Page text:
While Buck and McCarthy once enjoyed a stronger relationship, the Coloradan suggested during January’s chaotic presidential election that he would entertain other candidates if the vote dragged on. He ultimately stayed with McCarthy.
When asked after the Tusk Club meeting whether he respected McCarthy, Buck gave a noticeable pause.
He said the speaker had “done more with his talent than anyone I’ve ever seen.” Asked the question again, he replied: “I respect everything he has done. »
The somewhat tepid praise comes as Buck criticizes McCarthy’s handling of the two biggest issues in Washington today: the House GOP impeachment inquiry, which he rejected in his editorial as “a flimsy excuse,” and spending talks.
Buck is also annoyed by the speaker’s lack of movement on ideas to limit spending, such as appointing subcommittees to work on eliminating government waste — which could make him a greater threat to the speaker.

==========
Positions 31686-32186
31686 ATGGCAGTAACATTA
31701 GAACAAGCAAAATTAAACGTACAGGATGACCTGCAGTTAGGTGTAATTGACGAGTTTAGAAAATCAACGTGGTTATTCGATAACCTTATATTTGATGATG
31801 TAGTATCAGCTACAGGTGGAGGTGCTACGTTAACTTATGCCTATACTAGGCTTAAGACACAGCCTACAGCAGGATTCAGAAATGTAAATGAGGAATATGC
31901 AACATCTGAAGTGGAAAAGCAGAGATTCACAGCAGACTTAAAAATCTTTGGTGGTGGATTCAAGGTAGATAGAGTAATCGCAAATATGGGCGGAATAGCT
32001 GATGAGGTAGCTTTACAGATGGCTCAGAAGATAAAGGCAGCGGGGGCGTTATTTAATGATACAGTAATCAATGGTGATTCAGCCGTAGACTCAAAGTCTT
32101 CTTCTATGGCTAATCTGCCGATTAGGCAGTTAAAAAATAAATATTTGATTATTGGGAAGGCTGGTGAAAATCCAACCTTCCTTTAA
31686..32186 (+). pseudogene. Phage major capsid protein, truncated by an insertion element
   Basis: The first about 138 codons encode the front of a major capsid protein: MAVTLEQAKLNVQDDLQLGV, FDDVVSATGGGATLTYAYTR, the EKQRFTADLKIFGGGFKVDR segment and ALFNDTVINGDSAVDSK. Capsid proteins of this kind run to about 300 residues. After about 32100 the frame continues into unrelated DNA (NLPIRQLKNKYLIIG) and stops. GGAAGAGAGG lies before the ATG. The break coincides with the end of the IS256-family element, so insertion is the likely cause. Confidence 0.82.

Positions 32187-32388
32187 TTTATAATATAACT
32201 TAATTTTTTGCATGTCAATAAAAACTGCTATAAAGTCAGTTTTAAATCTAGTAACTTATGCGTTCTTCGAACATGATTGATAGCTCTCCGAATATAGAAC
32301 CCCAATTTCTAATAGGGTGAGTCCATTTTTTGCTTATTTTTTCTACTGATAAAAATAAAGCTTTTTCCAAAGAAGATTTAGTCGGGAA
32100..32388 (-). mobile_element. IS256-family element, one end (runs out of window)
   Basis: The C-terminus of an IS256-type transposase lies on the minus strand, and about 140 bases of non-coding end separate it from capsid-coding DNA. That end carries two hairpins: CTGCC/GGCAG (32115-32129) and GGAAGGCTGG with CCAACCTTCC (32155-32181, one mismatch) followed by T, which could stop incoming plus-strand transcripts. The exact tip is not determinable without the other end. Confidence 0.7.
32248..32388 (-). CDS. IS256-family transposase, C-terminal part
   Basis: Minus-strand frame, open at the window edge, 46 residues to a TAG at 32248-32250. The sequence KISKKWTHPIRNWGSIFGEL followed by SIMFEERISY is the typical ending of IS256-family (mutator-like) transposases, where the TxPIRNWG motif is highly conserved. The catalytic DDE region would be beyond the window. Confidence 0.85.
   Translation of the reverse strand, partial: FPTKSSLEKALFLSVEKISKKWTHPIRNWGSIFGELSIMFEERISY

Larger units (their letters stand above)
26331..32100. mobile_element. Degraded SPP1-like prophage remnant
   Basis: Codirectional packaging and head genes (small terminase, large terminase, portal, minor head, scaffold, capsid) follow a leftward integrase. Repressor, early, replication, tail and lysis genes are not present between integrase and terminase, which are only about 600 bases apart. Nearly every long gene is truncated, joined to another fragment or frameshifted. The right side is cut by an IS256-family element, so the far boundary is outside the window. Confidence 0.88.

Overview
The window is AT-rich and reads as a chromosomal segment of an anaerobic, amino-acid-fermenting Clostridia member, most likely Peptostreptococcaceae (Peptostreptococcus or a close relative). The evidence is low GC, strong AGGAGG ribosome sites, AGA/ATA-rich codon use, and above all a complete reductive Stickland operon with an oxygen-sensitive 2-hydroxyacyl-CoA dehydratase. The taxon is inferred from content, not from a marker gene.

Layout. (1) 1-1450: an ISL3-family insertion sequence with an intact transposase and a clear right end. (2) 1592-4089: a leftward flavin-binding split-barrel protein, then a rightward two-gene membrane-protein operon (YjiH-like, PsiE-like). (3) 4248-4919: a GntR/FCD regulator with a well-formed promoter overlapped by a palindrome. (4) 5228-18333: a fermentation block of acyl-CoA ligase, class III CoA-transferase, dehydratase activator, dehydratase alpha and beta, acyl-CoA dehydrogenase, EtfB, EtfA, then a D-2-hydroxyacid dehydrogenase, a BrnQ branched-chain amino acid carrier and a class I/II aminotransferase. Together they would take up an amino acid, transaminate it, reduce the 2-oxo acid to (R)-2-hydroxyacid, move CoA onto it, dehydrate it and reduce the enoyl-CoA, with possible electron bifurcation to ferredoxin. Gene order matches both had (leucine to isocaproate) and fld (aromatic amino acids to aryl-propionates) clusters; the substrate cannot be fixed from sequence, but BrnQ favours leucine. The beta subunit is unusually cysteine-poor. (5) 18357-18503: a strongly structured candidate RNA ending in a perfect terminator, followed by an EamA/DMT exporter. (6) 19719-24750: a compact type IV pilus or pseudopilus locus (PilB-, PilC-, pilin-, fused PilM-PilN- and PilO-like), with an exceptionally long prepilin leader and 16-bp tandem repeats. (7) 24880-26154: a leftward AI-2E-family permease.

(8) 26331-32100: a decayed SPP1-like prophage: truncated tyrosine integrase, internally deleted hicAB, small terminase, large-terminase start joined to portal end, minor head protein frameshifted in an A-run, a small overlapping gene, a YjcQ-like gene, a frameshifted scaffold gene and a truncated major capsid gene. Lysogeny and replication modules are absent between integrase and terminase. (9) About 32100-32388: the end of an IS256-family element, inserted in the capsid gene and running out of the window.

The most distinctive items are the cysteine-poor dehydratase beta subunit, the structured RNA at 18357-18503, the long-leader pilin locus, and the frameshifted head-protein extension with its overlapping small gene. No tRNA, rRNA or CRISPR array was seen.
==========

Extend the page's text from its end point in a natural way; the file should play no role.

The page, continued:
“Here’s the thing: He said spending was his number one priority when he was elected president. And then he didn’t institute any of the things I’m talking about.
Buck added that McCarthy can’t regain his confidence on the matter because the president’s camp isn’t “taking this seriously,” lamenting that “their goal is to stay in power.”
Colleagues who know Buck well are not surprised to see him, but laugh at the blowback he receives from public attacks by Rep. Marjorie Taylor Greene (R-Ga.) is muttering about a primary challenge.
Sen. Cynthia Lummis (R-Wyo.), a friend since they were law school classmates, described his ideology as “a very different brand of conservatism that is typical of the Intermountain West,” if not typically reflected in the party base.
Take for example his stubborn refusal to oppose Biden’s victory. Lummis remembers running into a fired-up Buck at the Denver airport, both heading to Washington for the election certification votes on January 6, 2021.